This chapter provides an overview of our research methods and argues the reasoning behind our research approach. Scientific literature about Strategic Entrepreneurship is still emerging and there has not been a focus on practical case study research. For the purpose of this research we credit Huberman and Miles (1994) Qualitative Data Analysis 2nd Ed. as an important piece of text that has provided us proficient guidelines for structuring our qualitative research.
Qualitative Research vs. Quantitative Research
“Qualitative research is conducted through an intense and/ or prolonged contact with a ‘field’ or life situation” (Miles & Huberman, 1994, p. 6). Moreover, these contacts are often reflective and concern the normal ‘everyday life’ of individuals, groups or organisations. ‘Qualitative data can take the form of words, and also still or moving images’ (Huberman & Miles, 1994). “The words are based on observation, interviews or documents. These data collection activities typically are carried out in close proximity to a local setting for a sustained period of time” (Miles & Huberman, 1994, p.9). Qualitative data has been advocated as the best strategy for discovery, exploring a new area and developing hypotheses. In addition, it is a strong approach to see whether specific predictions hold up. Important with qualitative research is that the researcher attempts to capture the perceptions from the inside. A main task is to explicate how people in a particular setting come to “understand, account for, take action, and otherwise manage their day-to-day situation” as explained by Miles and Huberman (1994, p. 7).
Sieber (1973, cited in Miles & Huberman, 1994), states, “quantitative data can help with the qualitative side of a study during design by finding a representative sample and locating deviant cases. It can help during data collection by supplying background data, getting overlooked information, and helping avoid “elite bias”. Linking qualitative and quantitative data can, for instance, provide richer detail and development in analysis, and to initiate new lines of thinking through attention to surprises or paradoxes – providing fresh insight’ (Miles & Huberman, 1994). However, we argue for practical, exploratory research, whether the linkage of quantitative and qualitative data is required for a research that is based on exploring life experiences, presuppositions, assumptions, motivations, challenges, critical moments and perceptions.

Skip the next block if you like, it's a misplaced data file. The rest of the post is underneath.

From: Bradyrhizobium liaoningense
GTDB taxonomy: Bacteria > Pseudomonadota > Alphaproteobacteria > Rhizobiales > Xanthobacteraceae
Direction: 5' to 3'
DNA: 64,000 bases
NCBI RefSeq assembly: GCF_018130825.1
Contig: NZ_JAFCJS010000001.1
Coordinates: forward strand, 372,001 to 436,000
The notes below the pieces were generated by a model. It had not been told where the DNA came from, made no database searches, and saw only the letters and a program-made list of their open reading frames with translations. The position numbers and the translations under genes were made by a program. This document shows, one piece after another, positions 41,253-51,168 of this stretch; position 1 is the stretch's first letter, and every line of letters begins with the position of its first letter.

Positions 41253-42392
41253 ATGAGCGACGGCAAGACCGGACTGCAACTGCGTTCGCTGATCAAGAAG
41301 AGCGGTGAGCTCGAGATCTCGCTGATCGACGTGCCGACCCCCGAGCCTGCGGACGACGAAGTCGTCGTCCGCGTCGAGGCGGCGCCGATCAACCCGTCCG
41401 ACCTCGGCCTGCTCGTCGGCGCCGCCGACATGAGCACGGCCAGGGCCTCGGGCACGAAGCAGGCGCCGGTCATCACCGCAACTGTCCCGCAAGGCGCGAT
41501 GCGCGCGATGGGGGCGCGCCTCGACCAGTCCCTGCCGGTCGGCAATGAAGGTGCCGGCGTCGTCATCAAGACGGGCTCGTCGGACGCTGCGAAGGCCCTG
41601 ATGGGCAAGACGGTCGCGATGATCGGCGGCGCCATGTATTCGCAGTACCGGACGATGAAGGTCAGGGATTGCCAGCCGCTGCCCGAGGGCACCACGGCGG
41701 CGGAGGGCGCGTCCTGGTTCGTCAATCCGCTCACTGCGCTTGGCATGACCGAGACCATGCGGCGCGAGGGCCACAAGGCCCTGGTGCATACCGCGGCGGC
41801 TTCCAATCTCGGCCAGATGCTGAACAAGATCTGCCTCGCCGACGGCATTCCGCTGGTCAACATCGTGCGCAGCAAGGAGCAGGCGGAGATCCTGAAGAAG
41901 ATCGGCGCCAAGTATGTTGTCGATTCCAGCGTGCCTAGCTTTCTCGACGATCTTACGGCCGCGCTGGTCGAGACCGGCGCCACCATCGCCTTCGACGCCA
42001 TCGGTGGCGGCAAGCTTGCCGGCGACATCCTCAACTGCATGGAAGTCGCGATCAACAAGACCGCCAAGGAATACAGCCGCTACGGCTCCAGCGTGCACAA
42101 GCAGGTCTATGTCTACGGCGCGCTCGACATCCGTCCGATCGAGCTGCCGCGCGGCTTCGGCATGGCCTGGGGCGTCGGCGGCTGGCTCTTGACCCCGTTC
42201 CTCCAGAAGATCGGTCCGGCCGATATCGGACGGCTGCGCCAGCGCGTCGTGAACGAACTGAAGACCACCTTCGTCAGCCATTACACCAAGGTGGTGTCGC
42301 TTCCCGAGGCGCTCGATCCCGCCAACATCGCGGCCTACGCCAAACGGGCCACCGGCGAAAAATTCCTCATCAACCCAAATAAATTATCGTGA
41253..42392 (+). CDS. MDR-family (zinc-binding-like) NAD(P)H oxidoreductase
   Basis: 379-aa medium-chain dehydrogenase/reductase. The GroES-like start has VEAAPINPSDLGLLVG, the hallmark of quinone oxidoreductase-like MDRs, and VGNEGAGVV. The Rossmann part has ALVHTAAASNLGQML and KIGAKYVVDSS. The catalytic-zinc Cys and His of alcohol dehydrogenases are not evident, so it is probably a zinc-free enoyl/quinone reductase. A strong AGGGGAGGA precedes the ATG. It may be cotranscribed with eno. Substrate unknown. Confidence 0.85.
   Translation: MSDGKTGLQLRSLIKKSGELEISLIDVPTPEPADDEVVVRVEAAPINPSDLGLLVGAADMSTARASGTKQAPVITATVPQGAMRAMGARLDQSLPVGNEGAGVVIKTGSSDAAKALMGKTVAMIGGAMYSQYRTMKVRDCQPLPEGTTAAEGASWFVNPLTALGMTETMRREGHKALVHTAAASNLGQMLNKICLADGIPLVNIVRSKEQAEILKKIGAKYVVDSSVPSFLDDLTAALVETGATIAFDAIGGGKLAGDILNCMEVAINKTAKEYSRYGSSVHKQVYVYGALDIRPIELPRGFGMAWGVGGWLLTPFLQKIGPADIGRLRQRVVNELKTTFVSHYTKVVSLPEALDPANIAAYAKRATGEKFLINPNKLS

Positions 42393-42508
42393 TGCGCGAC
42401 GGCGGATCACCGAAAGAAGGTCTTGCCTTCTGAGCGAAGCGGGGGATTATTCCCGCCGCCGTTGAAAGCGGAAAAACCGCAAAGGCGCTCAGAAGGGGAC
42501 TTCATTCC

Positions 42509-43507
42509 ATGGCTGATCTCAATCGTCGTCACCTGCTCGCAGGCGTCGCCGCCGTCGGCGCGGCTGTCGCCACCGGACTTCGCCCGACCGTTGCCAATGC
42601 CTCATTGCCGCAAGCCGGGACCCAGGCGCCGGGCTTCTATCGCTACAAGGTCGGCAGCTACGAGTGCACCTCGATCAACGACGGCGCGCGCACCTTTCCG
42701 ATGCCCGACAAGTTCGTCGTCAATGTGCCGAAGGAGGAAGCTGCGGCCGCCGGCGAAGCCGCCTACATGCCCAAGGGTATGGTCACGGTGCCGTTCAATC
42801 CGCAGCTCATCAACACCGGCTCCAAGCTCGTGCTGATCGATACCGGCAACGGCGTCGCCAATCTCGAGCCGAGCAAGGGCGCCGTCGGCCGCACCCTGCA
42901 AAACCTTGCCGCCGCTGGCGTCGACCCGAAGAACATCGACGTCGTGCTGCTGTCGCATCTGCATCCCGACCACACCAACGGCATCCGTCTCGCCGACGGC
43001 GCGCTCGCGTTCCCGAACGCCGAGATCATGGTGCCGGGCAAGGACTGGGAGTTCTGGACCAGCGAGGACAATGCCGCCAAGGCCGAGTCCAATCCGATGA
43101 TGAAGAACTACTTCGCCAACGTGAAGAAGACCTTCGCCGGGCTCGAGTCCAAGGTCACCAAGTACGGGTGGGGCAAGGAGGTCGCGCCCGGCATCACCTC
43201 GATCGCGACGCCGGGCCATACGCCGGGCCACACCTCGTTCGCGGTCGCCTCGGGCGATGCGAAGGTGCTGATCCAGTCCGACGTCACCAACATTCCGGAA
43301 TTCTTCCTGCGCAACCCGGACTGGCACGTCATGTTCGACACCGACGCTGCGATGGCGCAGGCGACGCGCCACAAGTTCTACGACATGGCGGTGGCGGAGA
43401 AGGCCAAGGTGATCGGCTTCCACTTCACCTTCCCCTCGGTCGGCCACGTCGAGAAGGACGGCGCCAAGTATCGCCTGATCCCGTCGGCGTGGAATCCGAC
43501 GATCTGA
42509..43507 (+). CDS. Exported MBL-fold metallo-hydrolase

We chose to use a qualitative research approach. A resounding feature to qualitative data is its richness and holism. Qualitative data provides “thick descriptions that are vivid, nested in a real context, and have a ring of truth that has strong impact on the reader” (Huberman & Miles, 1994). Qualitative data offers more than a ‘snapshot’ of the ‘what’; it allows assessing causality as it plays out in a particular setting (Huberman & Miles, 1994). A qualitative study has an inherent flexibility that presents confidence for the research to really understand what has been going on (Huberman & Miles, 1994).
Following our qualitative research approach, this research adopts inductive reasoning. We do so as deductive reasoning would lead us to derive invalid consequences of our assumptions and conclusions, even though our analysis points out they are valid. In other words, the nature of our research requires an inductive approach as the phase in which Sustainable Entrepreneurship research currently is does not permit a deductive approach.